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The context:
It is necessary for me to fetch the URL from the server when the user clicks the link. It is not available beforehand. The click on the link should work as normal, but with that fetched URL.

The procedure is as follows:

  • The link contains href="#" before it is clicked
  • The link is clicked
  • I hook into the click with ng-mousedown or ng-click, and fetch the URL from the server using a $http request.
  • The href of the link is updated with the URL.
  • The original click should complete (with that new url, not the # placeholder).

The problem comes on the last step. Since the $http request is asynchronous, I suspect there is a timing issue. My suspicion is: If the server request is fast enough, it will go through, and the URL is changed before the original click goes through. If not, then the original click goes through and tries to go to the # placeholder URL. So nothing will happen when clicking the link.

I want to make the original click wait for the result of the $http request to have returned with the URL. The reason the original click is important is that it could either be a left or a middle mouse button click (cmd+click), and I don't know which one, so it'd be hard to call it myself from the javascript.

So, any clever ideas on how can make the original click go through with the fetched URL?

share|improve this question
Can I ask why do you need to load the url just in the onclick event? If you can give a scenario/example would be appreciate also. –  Carlos Verdes Apr 23 '14 at 6:43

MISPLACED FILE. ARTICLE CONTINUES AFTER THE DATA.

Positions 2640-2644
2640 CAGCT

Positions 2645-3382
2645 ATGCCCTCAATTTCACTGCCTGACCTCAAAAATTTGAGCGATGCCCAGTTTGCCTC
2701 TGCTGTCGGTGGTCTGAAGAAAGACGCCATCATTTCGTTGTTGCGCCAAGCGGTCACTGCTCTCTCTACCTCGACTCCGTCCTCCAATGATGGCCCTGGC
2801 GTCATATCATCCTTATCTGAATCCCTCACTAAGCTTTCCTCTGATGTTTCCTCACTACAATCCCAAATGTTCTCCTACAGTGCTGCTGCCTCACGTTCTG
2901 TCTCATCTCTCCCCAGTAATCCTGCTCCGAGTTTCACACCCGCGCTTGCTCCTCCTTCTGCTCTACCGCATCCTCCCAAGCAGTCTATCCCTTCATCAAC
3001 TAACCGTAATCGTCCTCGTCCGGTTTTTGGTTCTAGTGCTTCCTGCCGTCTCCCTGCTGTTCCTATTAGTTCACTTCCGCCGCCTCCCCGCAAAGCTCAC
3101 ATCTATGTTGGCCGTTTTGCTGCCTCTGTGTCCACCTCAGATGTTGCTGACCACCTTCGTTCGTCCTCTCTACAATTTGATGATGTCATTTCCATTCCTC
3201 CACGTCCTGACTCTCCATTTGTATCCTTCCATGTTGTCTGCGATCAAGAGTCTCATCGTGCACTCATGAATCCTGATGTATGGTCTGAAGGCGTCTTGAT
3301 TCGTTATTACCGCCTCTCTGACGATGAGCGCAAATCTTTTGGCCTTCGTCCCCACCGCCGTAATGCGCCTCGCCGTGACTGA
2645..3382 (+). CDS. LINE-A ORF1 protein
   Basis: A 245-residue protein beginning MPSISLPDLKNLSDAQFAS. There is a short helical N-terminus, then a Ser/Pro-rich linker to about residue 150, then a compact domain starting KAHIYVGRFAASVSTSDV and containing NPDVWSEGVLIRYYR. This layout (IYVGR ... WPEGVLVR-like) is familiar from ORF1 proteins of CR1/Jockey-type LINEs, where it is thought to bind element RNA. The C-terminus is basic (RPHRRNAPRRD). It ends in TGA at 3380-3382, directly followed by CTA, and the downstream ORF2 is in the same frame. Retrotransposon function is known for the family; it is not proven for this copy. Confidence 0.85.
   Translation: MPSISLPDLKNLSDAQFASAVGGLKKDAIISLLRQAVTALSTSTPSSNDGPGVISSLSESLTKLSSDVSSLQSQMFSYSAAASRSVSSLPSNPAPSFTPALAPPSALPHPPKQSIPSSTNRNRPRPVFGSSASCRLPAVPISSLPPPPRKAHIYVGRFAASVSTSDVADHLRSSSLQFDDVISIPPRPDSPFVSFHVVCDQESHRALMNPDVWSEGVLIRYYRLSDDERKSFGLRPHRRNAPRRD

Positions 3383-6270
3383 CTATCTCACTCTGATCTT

Yeah, sure. Basically it's a search result listing, and we're not creating the records of every search result until the user clicks on a result. Then we make a $http post request to the server to create the record, and get the link for it containing it's database id. –  Magne Apr 23 '14 at 8:18
I don't understand something, you have a result list, do you have on this result list the result id? –  Carlos Verdes Apr 23 '14 at 11:32
@CarlosVerdes No, I don't have the result ID's. We populate the list from an external search engine, that uses their own ID's. We need to route the user to our own ID's when he clicks the link. –  Magne Apr 23 '14 at 11:45

5 Answers 5

up vote 3 down vote accepted

If you really can't resolve the link before a click is detected, then you would be better off using an ngClick directive to call a function which might show a loading screen while waiting for your $http promise to resolve and then use $location.path() to actually initiate the route change. For example:


<button ng-click="changeRoute($event)">Click me</button>

And the code

angular.module('myApp', [])
  .controller('pageCtrl', function($scope, $http, $location, $window) {
    $scope.changeRoute = function(event) {
      console.log('Fetching URL');

      // The popup must be created before the callback, because the callback 
      // is not considered user-initiated by the browser. Non-user-initiated
      // events always open in a new browser window (not a tab).
      if (event.which === 2 || (event.which ===1 && (event.metaKey || event.ctrlKey))) {
        // MIDDLE CLICK or CMD+LEFTCLICK - new tab
        var popup = $window.open("about:blank", "_blank");